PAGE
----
As is well-known C60 resembles an American soccerball, containing 12 pentagons and 20 hexagons (see Figure 1). Removing the leather, but keeping the seams, leaves 60 vertices for the carbon atoms and 90 covalent bonds between them, 60 single bonds and 30 double bonds.
However, we should note that the actual bonding in C60 is somewhat more complex. The reason for this is that sp2 hybrid orbitals all lie in the same plane, but inspection of any model of buckminsterfullerene clearly shows that the environment at each carbon is not planar. So the hybridization at each carbon cannot be pure sp2, and current research indicates that the actual hybridization is sp2.3. Since we are trying to develop a simple, but serviceable, model of the bonding and electronic structure of C60, we will assume sp2 hybridization as a first approximation. It might be a good idea at this point to review what Zumdahl has to say about models on pages 362 to 364 in his textbook.
In chapter 8 we spent a fair amount of time drawing resonance structures for molecules and ions that had more than one correct Lewis structure. C60 is such a molecule and, as a matter of fact, it has 12,500 resonance structures! Try drawing at least two resonance structures, one in which all double bonds are in the hexagons, and one in which the pentagons have double bonds.
Associated with the concept of resonance is the idea of delocalization of electrons. For example, for a molecule with two resonance structures of equal plausibility (review formal charge arguments) we would say that the molecule's electronic structure is not correctly represented by either one or the other, but an average of the two (see Zumdahl's discussion of resonance in section 8.12). The fact that more than one Lewis structure can be written for a molecule is an indication of weakness in the Lewis' localized electron pair model of chemical bonding, because the existence of resonance structures actually delocalizes the r-electrons over the molecule as a whole. Benzene is, perhaps, the best example of this. Rather than writing structures A or B below, we write C and think Figure 9.48b in Zumdahl.
Since C60 has 12,500 resonance structures involving its 60 r-electrons we may profitably consider the r-electrons to be particles delocalized over a sphere. The solution of Schrödinger's equation for a particle on a sphere is well known. Since a particle on a sphere is restricted to move in two directions, in spherical polar coordinates its position can be described by two angles, θ and ϕ. Thus, two spatial quantum numbers are required and they are the old familiar 1 and m1 of Chapter 7 of Zumdahl. Since the particles in question are electrons, the spin quantum number, ms, is also required. The rules for the quantum numbers are as stated in Chapter 7: 1 can have integer values starting with 0; m1 can have integer values ranging from -1 to +1; ms, can have the values of ±1/2.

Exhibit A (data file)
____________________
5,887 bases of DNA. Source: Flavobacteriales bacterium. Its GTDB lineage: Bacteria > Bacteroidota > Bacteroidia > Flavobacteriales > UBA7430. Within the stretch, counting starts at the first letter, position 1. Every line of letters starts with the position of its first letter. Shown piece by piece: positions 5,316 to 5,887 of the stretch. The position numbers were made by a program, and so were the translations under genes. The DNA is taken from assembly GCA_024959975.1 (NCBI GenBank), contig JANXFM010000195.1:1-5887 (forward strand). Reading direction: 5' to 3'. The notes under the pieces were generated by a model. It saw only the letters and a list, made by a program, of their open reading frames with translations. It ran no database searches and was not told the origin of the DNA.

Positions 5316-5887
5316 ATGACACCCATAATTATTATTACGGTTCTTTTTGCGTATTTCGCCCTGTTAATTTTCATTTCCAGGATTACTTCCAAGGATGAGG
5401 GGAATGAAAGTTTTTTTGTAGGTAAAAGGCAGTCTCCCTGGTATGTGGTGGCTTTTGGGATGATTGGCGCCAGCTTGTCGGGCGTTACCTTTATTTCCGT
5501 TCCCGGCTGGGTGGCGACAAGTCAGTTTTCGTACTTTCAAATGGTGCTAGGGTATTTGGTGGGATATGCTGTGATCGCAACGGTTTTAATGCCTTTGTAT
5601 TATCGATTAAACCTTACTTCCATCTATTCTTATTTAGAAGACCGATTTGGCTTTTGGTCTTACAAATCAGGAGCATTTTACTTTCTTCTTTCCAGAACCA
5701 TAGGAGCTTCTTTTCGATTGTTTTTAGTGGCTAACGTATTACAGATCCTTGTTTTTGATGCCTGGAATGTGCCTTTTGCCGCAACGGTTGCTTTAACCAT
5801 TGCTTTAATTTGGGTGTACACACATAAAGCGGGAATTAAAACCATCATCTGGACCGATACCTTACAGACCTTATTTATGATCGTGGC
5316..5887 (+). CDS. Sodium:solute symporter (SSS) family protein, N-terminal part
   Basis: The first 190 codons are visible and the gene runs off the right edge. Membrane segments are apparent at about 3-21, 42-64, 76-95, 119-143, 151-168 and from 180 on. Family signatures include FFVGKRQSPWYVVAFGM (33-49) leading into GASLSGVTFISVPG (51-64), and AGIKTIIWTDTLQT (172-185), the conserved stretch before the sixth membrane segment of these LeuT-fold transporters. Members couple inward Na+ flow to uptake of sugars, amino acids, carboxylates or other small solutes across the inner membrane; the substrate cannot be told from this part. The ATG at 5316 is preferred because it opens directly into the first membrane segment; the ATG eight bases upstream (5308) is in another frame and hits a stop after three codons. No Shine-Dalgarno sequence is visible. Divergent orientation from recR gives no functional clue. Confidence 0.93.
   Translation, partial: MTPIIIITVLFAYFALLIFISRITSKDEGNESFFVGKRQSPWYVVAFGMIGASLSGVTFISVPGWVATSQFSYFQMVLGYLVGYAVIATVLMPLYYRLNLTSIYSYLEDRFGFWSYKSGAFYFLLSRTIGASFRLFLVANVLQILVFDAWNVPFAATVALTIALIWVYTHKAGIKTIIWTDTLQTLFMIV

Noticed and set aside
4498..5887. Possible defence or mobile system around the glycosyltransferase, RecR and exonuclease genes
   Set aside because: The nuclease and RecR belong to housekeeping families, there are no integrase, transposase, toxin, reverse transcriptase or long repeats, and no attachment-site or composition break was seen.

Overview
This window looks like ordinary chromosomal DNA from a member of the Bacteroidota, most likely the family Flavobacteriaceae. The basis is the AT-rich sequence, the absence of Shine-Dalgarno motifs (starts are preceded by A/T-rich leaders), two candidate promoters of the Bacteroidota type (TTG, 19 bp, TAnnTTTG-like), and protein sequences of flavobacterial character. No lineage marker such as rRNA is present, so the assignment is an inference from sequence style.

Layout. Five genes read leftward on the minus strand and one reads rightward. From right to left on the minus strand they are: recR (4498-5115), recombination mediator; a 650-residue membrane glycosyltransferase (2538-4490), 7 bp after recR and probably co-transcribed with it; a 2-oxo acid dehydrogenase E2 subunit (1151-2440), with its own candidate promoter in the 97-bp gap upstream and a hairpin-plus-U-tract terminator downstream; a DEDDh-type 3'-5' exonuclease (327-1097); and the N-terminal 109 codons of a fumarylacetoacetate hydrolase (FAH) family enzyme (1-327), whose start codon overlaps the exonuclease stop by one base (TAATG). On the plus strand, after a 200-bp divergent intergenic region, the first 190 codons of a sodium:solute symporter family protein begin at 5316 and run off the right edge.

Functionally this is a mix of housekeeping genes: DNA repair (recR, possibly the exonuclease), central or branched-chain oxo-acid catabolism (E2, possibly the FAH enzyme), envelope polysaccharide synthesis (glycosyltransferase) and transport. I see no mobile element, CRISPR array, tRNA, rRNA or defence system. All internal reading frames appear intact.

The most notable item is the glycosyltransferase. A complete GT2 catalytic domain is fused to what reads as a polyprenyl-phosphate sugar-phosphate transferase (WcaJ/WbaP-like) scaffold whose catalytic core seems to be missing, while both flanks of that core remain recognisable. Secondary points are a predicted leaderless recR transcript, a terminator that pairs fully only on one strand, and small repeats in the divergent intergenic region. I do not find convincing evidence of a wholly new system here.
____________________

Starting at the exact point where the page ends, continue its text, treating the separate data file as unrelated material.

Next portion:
Using the rules for the 1 and m1 quantum numbers makes it possible to construct an energy level diagram for an electron on a sphere. This is shown in Figure 4.
This figure shows 10 unpaired electrons (Hund's Rule) in the highest occupied energy level. This would suggest that C60 is paramagnetic and perhaps a conductor of electricity. In fact C60 is diamagnetic (no unpaired electrons) and does not conduct electricity. Thus, this initial model for the bonding and electronic structure of C60 is not correct.
A way out of this difficulty is to recall that C60 is not a sphere, but a truncated iscosohedron. The symmetry of the truncated icosohedron is high, but not as high as a perfect sphere. The main consequence of this is that the degeneracies of some of the higher energy levels are split by the lower iscosahedral symmetry. You will see more of this in CHEM 234 when we study transition metal complexes and crystal field theory. Figure 6 shows what happens to the energy levels under icosahedral symmetry and how they are filled with 60 electrons.
Note that this energy level diagram is in agreement with the basic facts about C60. It is a non-conductor and diamagnetic. In addition, it suggests that C60 might have a fairly high electron affinity because it has a low-lying unoccupied energy level with room for six electrons. This is consistent with the fact that K3C60 is known and is a conductor and passes into a super-conducting state at low temperature. The electro-positive potassium atoms supply three electrons which half-fill the lowest unoccupied energy level. K6C60 is also known and is a non-conductor. This too is consistent with the model as the potassiums supply six valence electrons completely filling the C60's lowest unoccupied energy level.
In Chapter 10 we will see that the crystal structures of solid C60, K3C60, and K6C60 can be described using the same concepts as are used to describe the more familiar structures of NaCl, CsCl2, and CaF2. For now we can say, for example, that solid buckminsterfullerene consists of a face-centered cubic packing of spherical C60 molecules (see Figures 10.15 and 10.17 in Zumdahl). K3C60 can be described as face-centered cubic C603- ions with K+ ions in all the tetrahedral and octahedral holes (see Figure 10.33 in Zumdahl for an illustration of tetrahedral and octahedral holes). You should confirm that this structure gives the correct stoichiometric ratios for the ions. By contrast K6C60 is body centered C603- ions with four K+ ions in each of the six cube faces as shown in Figure 7 below. Again you should confirm that this structure gives the correct ratio of the stoichiometric coefficients.
While it is not possible to go into detail at this point, it is also the case that the model presented here for the bonding and electronic structure of buckminsterfullerene is consistent with the absorption spectra of C60 in the ultraviolet, visible, and infrared regions of the electromagnetic spectrum.